When you walk into the office on the very first day of your very first job, a lot of questions will inevitably run through your mind. Will your colleagues be friendly? Will you be asked to do things you have no idea how to do? What if you make a mistake?
It can be hard to know what to expect as you make the transition from student to employee. While there are bound to be a few surprises, our article covers the key things you should know.
It won’t be perfect
Gone are the days of joining a company at 22 and retiring from the same firm 40 years later. But that’s fine, because your first job won’t be perfect.
You’re going to have to work hard and develop your career a bit before you land your dream job. Now is the time to gain as much experience as possible, not to stress about the little things that might be wrong with your current role.
There will be an adjustment period
The first few months in your first job are going to be hard. You’ll have to get used to a new schedule, which also means developing new routines for eating, sleeping and exercise. You won’t have as much free time as you used to during the week, so you’ll have to make good use of your weekends and evenings.
It will take time to adjust to all these changes, and you’ll have to make some compromises along the way. However, once you are finally settled, everything will start to get much easier.
Colleagues aren’t always friends
Where you used to be surrounded by your peers at school, university and elsewhere, your colleagues will all be of different ages and backgrounds, and it won’t be so easy to find people with common interests. You may be lonely at first, but you will make friends in time.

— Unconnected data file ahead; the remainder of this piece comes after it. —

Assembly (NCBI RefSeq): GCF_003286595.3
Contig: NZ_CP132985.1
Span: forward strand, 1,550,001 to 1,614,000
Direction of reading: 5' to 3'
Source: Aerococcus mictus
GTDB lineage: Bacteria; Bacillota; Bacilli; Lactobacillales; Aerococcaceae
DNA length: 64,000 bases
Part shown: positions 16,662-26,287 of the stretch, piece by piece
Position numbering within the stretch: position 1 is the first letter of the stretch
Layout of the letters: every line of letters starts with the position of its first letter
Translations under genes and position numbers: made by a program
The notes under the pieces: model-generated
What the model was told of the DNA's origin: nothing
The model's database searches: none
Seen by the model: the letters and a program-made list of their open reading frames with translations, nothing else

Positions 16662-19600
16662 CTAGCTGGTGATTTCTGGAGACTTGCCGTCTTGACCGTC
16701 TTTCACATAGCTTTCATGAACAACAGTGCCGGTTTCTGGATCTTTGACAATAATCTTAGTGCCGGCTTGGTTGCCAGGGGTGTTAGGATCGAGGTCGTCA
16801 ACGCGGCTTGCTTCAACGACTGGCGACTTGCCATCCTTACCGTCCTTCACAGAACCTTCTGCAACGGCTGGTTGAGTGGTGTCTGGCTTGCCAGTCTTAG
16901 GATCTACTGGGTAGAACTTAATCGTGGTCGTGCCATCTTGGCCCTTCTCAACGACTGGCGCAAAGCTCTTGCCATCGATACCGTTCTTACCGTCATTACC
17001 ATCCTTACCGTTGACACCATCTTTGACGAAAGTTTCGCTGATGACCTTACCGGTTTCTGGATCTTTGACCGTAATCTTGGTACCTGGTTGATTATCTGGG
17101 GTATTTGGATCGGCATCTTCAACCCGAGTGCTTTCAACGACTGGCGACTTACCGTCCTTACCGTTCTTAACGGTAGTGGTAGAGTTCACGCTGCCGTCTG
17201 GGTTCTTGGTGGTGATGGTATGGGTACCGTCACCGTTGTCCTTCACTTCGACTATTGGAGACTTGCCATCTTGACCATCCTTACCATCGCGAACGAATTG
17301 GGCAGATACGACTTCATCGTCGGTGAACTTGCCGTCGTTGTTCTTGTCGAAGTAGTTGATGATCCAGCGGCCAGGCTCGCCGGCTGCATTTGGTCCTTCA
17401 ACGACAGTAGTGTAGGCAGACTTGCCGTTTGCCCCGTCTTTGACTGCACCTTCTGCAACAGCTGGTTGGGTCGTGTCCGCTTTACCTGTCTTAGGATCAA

Remember to smile and introduce yourself to everyone you meet – and to memorise their names. Try to spend your breaks with your colleagues, and don’t shy away from opportunities to socialise such as after-work drinks.
You have to keep proving yourself
Yes, you got the job, but that doesn’t mean you’re going to be meeting clients or making important decisions on day one. Your manager saw potential in you during the application process, and now you’re going to have to live up to that.
Buckle down and demonstrate your work ethic. Show that you can act professionally, solve problems and make good decisions. Once your manager sees these skills, they will start giving you more responsibilities.
Mistakes are all right
You will make mistakes in your first job. Your manager will expect you to, especially early on – the important thing is how you handle them.
When you make a mistake, don’t try to hide it or make excuses. Your manager will respect you much more if you own up to it and do your best to learn from the experience.
You won’t have a high salary
Starting salaries in the UK are usually around £20,000 per year, although they can be closer to £23,000 in the surveying professions. After taxes, this works out at about £1,300 per month.
While you may feel that your various degrees, qualifications and awards entitle you to higher pay, that’s not the way the job market works. Once you put in the work and gain more experience, you’ll start to earn more.
You’ll have more expenses
Starting a new job is expensive, especially your very first one. You’ll have to buy suitable clothes, pay for travel and plan for meals. It might be a good idea to find ways to save as early as you can.
For instance, instead of spending £10 a day on lunch – which could add up to nearly £2,500 a year – bring a packed lunch instead. Once you know what your monthly salary is, plan a budget and stick to it.
It’s not all bad
While starting a new job comes with a lot of challenges, it’s also exciting. Don’t forget to enjoy what you’re doing as there are a lot of positives about starting a new role.
Remember that this is a big step towards achieving your dreams, and you never know what opportunities lie just around the corner.